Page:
What is state failure? See my conceptualisation of state failure on the right flank below.

Monday, January 28, 2008

Guest post #001

Guest post by Márton Kasnyik

It’s about time for someone to break Péter’s monopoly over his own blog, so I’m very happy to use this occasion to summarize my own paper, which he mentioned before. It is unfortunately not yet available in English (it was published in a Hungarian journal called Kül-Világ), but I think, getting the main arguments together can make the whole thing a bit more clear and focused. So I’ll try not to write a too lengthy post.

Let’s face it: most of the scholarly (and even more so the policy) literature on ‘failed states’, post-conflict reconstruction and development is based on a very selective and narrow reading of social sciences. This can be argued of course, but at least that has been my feeling about it, ever since I got acquainted with the mainstream discourse on these issues. This powerful mainstream discourse operates with a lot of theoretical assumptions that can be called a bit arbitrary, and can be questioned with the help of different modes of theoretical enquiry. My project is about viewing the theoretical assumptions of state-building from an anthropological perspective. There is a lot of work done by anthropologists on the political life of postcolonial states, state formation etc., which can be utilized in this rethinking; it is actually a shame that so little (basically nothing) of all this was used in crafting the dominating theoretical frames, which then supplement the actual policies carried out in the real life. Here are a few main things I’d like to point out:

- First of all, anthropologists should not only be viewed as instruments in the broader policy (meta-)frameworks: they have a lot to say about the theoretical foundations of these policies. As long as we don’t take them seriously enough, and don’t incorporate their ideas theoretically, they won’t be the kind of “superweapon” like the Pentagon likes to think these days.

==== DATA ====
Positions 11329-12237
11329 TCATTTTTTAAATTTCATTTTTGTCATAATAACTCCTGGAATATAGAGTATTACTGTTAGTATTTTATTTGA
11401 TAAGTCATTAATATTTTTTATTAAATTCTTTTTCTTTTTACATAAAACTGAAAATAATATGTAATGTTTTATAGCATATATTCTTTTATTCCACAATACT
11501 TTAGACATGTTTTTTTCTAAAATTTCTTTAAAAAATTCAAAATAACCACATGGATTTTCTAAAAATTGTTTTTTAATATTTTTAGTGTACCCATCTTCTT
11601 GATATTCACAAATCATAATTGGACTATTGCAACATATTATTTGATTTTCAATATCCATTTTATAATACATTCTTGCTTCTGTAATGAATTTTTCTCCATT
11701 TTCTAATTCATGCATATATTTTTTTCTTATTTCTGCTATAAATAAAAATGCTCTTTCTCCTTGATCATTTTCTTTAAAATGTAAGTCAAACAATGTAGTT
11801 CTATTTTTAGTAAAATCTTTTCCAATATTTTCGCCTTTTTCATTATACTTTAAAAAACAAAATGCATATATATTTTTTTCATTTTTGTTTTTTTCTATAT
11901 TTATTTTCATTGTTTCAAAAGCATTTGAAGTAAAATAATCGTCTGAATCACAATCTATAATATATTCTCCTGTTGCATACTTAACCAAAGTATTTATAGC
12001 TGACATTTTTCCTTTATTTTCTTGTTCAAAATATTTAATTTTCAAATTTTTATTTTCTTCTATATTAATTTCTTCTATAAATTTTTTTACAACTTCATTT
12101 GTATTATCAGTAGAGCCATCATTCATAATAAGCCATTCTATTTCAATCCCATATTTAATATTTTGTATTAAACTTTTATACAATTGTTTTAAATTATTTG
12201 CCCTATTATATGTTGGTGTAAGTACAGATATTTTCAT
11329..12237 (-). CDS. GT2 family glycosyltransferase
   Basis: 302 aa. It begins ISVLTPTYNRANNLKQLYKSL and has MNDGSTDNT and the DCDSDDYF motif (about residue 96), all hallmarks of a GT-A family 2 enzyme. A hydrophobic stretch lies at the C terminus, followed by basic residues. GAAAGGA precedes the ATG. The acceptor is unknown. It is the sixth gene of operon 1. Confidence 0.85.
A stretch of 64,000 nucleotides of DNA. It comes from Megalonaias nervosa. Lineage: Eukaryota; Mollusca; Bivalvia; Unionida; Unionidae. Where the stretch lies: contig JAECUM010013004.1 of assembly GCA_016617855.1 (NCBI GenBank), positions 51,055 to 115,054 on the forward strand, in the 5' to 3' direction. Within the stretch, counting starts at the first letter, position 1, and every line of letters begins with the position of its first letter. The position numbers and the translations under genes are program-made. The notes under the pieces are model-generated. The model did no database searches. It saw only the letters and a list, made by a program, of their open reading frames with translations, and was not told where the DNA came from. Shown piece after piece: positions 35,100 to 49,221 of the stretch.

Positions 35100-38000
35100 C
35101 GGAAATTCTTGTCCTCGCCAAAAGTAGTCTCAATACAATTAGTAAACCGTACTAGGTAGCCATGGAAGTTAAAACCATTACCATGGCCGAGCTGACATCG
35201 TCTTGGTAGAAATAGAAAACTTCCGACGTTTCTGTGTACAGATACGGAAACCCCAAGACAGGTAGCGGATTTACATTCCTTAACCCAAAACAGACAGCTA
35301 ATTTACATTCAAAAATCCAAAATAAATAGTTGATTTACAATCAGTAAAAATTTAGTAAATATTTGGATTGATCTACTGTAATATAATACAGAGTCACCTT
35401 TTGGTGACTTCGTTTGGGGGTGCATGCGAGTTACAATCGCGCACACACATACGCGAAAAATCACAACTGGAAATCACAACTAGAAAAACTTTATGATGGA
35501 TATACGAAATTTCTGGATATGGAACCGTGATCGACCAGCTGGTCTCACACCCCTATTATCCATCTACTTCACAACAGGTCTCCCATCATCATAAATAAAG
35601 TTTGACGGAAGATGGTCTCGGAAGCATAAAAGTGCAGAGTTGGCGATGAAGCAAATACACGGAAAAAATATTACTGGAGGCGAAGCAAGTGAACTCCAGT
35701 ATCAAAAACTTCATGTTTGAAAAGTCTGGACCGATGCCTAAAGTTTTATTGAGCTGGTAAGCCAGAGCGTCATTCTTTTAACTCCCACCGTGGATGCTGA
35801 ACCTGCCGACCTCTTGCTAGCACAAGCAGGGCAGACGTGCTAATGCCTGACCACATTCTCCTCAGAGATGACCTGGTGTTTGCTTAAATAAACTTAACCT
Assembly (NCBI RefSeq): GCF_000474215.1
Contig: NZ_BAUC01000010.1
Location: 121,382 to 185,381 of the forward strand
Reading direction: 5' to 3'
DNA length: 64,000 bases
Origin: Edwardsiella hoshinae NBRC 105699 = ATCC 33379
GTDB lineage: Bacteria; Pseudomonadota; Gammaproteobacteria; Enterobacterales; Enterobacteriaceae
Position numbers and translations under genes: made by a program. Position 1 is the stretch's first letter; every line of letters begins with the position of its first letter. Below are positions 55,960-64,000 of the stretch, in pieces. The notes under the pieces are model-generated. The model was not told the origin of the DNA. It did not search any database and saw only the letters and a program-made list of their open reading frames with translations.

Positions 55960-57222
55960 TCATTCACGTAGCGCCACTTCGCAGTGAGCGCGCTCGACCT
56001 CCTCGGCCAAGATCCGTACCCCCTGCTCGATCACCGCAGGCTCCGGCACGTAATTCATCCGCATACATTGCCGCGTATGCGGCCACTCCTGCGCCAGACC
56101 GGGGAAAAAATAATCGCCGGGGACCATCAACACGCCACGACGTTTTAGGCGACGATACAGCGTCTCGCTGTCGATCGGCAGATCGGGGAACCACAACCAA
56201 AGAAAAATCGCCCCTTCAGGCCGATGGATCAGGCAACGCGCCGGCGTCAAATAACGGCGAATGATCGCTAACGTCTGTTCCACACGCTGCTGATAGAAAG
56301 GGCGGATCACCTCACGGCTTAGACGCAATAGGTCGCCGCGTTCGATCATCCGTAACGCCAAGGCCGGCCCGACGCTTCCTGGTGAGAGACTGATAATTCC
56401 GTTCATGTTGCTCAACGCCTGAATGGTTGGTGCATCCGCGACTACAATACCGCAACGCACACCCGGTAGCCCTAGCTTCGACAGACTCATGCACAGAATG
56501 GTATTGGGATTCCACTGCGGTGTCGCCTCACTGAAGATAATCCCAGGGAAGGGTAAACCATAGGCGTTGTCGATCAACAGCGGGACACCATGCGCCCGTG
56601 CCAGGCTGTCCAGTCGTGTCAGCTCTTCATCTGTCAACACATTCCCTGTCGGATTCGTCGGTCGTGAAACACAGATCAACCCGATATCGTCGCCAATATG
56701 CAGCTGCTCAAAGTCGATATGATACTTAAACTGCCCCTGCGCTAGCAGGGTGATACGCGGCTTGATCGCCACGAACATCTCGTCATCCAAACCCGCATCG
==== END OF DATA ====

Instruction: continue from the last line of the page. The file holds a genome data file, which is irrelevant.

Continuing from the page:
- There are fundamental problems with how the mainstream policy discourse portrays the concepts, such as of “the state”, “the civil society” or “the market” as the natural spheres of society. Particularly in the state-building discourse, thinking about the state as a unitary, homogenous actor can be totally misleading in postcolonial settings. Anthropological approaches have a lot to offer in understanding how power in these not-so-coherent apparatuses really works, especially when they are starting out from Foucault’s concept of productive (not only repressing) power, and governance / governmentality. This classic article by Timothy Mitchell is one that I strongly recommend.

- Beside the problems with the descriptive frameworks of the state-building literature, there are also some perspectives to be gained from anthropology in the normative dimension. The moral legitimacy of intervention is very often defined in a discourse which resembles the colonial way of treating local people. Anthropology has developed a sensitivity against this kind of hierarchical approach, which could be useful in getting closer to an understanding in local situations.

Ok, these three points were a bit superficial, but you get the picture.

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